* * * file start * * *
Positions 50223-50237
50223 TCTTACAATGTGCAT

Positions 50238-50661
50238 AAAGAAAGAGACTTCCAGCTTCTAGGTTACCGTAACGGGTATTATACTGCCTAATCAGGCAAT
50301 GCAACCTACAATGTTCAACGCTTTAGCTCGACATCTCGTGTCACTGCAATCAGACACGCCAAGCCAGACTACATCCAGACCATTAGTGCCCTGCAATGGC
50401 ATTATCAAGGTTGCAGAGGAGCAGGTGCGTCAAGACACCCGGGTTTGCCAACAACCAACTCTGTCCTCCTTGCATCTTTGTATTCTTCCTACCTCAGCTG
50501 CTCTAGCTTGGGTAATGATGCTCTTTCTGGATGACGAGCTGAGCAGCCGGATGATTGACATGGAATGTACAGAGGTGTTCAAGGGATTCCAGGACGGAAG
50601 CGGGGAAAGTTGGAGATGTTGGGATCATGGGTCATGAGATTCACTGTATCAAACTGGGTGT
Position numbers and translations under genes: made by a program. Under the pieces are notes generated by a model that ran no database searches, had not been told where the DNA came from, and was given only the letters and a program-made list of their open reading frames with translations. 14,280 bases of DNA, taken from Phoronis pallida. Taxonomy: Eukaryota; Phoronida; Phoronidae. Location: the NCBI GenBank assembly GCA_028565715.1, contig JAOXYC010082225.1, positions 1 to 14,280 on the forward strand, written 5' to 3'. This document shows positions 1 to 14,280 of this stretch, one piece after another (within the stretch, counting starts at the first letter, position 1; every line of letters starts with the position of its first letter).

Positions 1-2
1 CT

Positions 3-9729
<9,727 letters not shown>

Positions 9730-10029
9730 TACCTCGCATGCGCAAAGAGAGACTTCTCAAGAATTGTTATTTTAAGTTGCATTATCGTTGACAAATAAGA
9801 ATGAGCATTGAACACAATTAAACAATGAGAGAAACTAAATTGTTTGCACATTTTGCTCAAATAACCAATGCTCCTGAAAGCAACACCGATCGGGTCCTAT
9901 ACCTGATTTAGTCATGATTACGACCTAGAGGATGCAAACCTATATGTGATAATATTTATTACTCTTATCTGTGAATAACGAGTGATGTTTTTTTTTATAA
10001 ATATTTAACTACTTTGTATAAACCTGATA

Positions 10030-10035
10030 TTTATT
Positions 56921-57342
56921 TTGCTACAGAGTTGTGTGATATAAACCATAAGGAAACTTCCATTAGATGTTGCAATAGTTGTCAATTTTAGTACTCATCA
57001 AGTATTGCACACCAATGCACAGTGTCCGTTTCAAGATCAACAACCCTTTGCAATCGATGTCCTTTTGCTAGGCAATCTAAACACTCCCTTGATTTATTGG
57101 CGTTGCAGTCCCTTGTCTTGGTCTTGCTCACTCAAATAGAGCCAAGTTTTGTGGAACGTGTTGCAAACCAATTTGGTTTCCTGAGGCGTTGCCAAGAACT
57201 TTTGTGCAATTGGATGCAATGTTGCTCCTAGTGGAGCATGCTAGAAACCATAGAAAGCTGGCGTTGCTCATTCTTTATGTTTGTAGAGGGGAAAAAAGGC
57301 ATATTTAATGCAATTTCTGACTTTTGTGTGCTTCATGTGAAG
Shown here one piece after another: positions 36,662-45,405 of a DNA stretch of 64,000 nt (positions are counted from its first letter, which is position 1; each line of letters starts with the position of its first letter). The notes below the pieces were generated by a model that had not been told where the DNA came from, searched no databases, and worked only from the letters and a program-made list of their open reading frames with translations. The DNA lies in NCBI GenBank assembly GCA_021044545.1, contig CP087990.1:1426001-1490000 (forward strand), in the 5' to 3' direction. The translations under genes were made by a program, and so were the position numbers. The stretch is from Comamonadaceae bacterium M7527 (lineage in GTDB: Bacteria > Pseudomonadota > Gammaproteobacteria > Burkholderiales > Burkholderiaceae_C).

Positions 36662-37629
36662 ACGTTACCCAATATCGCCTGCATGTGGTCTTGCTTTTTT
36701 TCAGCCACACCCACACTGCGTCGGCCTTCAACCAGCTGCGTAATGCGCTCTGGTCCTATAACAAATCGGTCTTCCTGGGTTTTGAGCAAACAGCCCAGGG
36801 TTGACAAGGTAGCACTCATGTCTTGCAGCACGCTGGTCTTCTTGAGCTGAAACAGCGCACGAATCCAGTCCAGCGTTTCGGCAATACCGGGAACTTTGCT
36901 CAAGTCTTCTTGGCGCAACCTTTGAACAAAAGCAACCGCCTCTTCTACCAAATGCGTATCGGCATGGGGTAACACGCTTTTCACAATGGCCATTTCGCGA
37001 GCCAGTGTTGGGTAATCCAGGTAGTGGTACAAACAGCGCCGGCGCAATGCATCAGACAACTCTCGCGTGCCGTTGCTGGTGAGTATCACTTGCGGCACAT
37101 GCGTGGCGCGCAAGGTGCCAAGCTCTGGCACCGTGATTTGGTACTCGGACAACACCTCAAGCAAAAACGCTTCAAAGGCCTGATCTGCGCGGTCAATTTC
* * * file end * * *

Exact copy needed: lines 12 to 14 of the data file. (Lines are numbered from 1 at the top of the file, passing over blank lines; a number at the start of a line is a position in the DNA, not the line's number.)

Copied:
Positions 3-9729
<9,727 letters not shown>

Positions 9730-10029